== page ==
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A Deeper Look At Fiorentina’s Brass

If you want to judge, this will help you first understand

AC Fiorentina unveil new signing Franck Ribery - Serie A
In a world lacking enough Joe Barone pictures, we offer this as one all Fiorentina fans should have
Photo by Matteo Ciambelli/NurPhoto via Getty Images

With so many comments recently surrounding the club and its brass, we wanted to take a deeper look inside of the executive team at Fiorentina, focusing on the roles and responsibilities of Fiorentina’s big three – Commisso, Barone and Pradè. Today we will focus on what you should expect from Rocco Commisso and Joe Barone and then briefly introduce Daniele Pradè, whom we will have a second article focusing exclusively on his 20 years of success and his most recent stint in Firenze.

Since taking over as the owner of Fiorentina, Rocco Commisso has taken on the role of a CEO. Although he has not been in Firenze full time, Rocco has spent about 80-90% of his days focusing on Fiorentina even when he is in the States. As CEO, Rocco is the one who creates the vision and direction for this club, creates budgets and approves contracts. While he has limited exposure to Serie A thought leaders, he is the one who works with his executive leadership and evaluates who to hire or fire, a situation he is now under fire for following the performance or lack thereof (depending on your stance) from Beppe Iachini’s team.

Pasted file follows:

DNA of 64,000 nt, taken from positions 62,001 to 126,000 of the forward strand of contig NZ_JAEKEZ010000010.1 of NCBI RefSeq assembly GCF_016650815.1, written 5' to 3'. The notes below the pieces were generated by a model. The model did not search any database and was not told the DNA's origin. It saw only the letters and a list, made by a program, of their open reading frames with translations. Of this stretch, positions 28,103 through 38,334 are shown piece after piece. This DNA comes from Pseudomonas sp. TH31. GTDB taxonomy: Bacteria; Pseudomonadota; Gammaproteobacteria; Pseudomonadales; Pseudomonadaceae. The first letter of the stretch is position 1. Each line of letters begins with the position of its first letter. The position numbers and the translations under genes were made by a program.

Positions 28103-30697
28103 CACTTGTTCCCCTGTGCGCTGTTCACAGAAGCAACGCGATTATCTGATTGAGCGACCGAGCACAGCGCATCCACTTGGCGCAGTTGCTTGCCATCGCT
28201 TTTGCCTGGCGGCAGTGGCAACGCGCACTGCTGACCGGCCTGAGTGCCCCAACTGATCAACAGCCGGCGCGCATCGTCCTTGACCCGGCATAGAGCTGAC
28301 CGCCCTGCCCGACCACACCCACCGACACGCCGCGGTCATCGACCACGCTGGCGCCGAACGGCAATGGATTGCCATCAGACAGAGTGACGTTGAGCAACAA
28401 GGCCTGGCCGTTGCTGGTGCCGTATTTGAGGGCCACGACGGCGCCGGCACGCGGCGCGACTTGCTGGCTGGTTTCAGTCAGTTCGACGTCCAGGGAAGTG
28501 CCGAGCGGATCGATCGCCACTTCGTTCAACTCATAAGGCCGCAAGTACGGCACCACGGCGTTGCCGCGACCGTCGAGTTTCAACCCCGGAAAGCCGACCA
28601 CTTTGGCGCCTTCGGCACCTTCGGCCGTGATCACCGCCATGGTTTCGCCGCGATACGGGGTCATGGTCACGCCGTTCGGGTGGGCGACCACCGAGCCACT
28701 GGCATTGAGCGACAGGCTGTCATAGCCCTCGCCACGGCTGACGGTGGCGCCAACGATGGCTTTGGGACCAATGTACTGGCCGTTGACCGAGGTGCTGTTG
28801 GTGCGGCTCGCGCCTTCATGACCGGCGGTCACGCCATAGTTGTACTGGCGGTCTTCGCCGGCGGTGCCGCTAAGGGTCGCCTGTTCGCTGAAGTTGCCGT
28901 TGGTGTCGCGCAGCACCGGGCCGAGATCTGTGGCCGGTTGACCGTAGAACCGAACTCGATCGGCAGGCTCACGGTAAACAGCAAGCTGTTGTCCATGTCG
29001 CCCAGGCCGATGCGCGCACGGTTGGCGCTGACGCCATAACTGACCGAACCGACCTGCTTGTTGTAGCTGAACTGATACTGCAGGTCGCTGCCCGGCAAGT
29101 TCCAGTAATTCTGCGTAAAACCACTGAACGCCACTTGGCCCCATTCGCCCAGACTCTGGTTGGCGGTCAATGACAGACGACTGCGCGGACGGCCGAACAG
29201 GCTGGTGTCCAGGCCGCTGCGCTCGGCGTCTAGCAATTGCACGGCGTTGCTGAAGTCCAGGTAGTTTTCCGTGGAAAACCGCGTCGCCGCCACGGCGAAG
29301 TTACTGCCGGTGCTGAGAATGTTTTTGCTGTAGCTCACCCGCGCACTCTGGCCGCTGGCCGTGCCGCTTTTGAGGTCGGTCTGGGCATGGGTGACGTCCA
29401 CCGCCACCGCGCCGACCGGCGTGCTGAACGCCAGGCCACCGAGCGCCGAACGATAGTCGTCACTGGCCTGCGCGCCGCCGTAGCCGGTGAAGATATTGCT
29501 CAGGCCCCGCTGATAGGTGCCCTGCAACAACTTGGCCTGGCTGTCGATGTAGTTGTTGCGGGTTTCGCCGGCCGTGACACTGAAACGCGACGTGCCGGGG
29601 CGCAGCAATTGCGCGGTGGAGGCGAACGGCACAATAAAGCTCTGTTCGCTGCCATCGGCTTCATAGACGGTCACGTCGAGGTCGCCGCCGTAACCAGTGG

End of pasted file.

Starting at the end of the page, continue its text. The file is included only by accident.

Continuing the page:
Every CEO knows that they have a responsibility to both the short-term and long-term goals of the club, something Rocco knows but is reminded of daily by Fiorentina’s fans. To help bolster the paltry revenue of the club he negotiated (with himself) a 25 million euro sponsor contract with Mediacom and set the budget for each transfer window. Keep in mind that he is now providing about a quarter of the overall annual Fiorentina revenue.

Rocco has decided the best use of his time and talents is spent focusing on the future of the Stadium and Centro Sportivo. Many have criticized him for focusing so much of his time, effort and dollars here, but in truth, this is the right decision. A recent study conducted by Deloitte and published a month ago suggests that after a 250 million euro investment into a new stadium Fiorentina would recognize 50 million euros more a year in revenue that could be directed towards player salaries and the transfer window. Can you imagine if Fiorentina had built a stadium years ago what a mercato would look like? Can you imagine how Firoentina could spend 50 million euros more a year? Could Fiorentina have surrounded Federico Chiesa with enough talent to show him a project worthy of his ambitions? Would players like Nikola Milenkovic be more motivated to put pen to paper?

While Rocco has plenty of money, he cannot spend it liberally because of the laws that govern spending (unless you are Manchester City, AC Milan and a host of other large clubs). If Fiorentina had facilities that produced exponential revenue and were attractive to players on the market, the job of bringing in and retaining top talent would become much easier. After all, who wouldn’t want to live in the world’s most beautiful city?